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10 April 2014 11:44 am ,
Vol. 344 ,
The Pyrenean ibex, an impressive mountain goat that lived in the central Pyrenees in Spain, went extinct in 2000. But a...
Tight budgets are forcing NASA to consider turning off one or more planetary science projects that have completed their...
Ebola is not a stranger to West Africa—an outbreak in the 1990s killed chimpanzees and sickened one researcher. But the...
In an as-yet-unpublished report, an international panel of geoscientists has concluded that a pair of deadly...
Tropical disease experts tried and failed before to eradicate yaws, a rare disfiguring disease of poor countries. Now,...
Since 2002, researchers have reported that agricultural communities in the hot and humid Pacific Coast of Central...
Balkan endemic kidney disease surfaced in the 1950s and for decades defied attempts to finger the cause. It occurred...
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ScienceShot: The Color of Victory
10 December 2013 7:15 pm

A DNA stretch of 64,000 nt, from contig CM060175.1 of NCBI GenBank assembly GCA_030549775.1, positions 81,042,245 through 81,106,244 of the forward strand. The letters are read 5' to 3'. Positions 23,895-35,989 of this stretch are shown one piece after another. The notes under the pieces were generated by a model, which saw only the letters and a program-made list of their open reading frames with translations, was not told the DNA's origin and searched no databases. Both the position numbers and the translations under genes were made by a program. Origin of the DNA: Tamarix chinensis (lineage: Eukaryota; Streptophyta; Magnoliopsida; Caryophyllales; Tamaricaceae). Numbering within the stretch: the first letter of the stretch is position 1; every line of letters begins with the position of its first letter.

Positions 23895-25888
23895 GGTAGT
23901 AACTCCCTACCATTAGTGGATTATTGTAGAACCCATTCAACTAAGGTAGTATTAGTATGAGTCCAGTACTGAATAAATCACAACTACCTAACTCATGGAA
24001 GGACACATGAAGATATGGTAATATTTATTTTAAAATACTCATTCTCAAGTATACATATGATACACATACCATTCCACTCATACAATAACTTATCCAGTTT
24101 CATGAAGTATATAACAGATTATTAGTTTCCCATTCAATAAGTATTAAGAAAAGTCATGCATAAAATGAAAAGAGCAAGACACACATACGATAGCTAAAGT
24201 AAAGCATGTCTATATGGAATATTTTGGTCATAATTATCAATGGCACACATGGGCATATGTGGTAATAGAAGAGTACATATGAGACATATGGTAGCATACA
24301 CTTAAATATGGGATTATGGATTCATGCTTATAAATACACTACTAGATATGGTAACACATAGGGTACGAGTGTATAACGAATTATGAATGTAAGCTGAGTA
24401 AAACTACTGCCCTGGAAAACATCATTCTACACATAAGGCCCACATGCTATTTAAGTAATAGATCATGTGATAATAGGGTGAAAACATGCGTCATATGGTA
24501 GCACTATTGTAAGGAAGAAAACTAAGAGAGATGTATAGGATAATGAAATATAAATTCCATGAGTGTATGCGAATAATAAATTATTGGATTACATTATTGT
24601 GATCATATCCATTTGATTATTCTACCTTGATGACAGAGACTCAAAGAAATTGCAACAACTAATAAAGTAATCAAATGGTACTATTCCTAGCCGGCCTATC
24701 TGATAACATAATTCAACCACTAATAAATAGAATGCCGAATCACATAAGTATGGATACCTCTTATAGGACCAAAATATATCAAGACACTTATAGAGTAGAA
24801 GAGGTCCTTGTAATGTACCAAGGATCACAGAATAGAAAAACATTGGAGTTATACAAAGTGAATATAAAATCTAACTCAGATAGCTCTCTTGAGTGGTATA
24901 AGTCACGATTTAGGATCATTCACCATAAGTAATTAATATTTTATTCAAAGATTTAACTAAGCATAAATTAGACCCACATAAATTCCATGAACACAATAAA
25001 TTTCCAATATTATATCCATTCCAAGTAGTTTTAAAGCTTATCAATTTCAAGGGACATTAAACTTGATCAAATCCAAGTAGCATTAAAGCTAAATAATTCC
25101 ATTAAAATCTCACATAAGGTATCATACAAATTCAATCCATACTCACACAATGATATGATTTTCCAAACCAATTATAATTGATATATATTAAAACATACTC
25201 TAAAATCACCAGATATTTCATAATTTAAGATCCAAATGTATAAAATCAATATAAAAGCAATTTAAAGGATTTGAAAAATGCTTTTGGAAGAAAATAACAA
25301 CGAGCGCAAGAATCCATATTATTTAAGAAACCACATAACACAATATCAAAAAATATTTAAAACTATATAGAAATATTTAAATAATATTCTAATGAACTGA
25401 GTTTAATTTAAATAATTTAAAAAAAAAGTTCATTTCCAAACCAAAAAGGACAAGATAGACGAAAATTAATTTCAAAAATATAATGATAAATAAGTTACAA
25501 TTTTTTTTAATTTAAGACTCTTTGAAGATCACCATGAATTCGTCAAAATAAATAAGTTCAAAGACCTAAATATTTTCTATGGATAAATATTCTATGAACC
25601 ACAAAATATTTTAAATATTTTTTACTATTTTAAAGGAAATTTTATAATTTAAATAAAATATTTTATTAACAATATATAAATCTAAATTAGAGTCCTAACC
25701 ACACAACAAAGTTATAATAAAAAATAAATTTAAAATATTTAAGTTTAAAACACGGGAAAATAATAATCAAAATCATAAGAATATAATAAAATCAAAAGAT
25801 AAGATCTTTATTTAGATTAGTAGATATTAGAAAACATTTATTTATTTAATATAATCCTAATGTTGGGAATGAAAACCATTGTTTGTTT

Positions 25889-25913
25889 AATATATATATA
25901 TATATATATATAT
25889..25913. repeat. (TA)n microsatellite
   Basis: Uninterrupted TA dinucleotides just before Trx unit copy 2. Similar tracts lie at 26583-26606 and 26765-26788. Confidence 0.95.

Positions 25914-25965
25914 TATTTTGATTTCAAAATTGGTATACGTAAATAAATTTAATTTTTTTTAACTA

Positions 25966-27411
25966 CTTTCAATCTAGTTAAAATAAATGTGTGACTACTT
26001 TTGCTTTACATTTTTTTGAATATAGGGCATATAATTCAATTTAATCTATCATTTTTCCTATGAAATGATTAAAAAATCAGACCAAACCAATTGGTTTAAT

If you like to bet on fights, take heed: Chameleons with the brightest markings usually win. In lab studies pitting one male veiled chameleon (Chamaeleo calyptratus, pictured) against another, researchers looked at how aggression and fighting abilities correlated with the brightness of 28 different patches on various parts of the lizards’ bodies, as well as how quickly those patches brightened or changed color. Videos showed that during the first phase of an encounter—from a distance, when males typically provide opponents with a good look at their sides—the male with the brightest stripes on its side was more likely to make the first move toward its opponent. Once foes were in close proximity and face-to-face, the male with the brightest patches on its head usually won the fight. How quickly the head patches brightened was also important, the researchers report online today in Biology Letters. The faster the flash, the more often that male bested its foe. It’s not yet clear, the researchers say, but a male’s ability to change color rapidly may be a sign of its ability to quickly ramp up adrenaline and other hormones needed to take on an opponent successfully—and that wimpier chameleons learn to recognize this.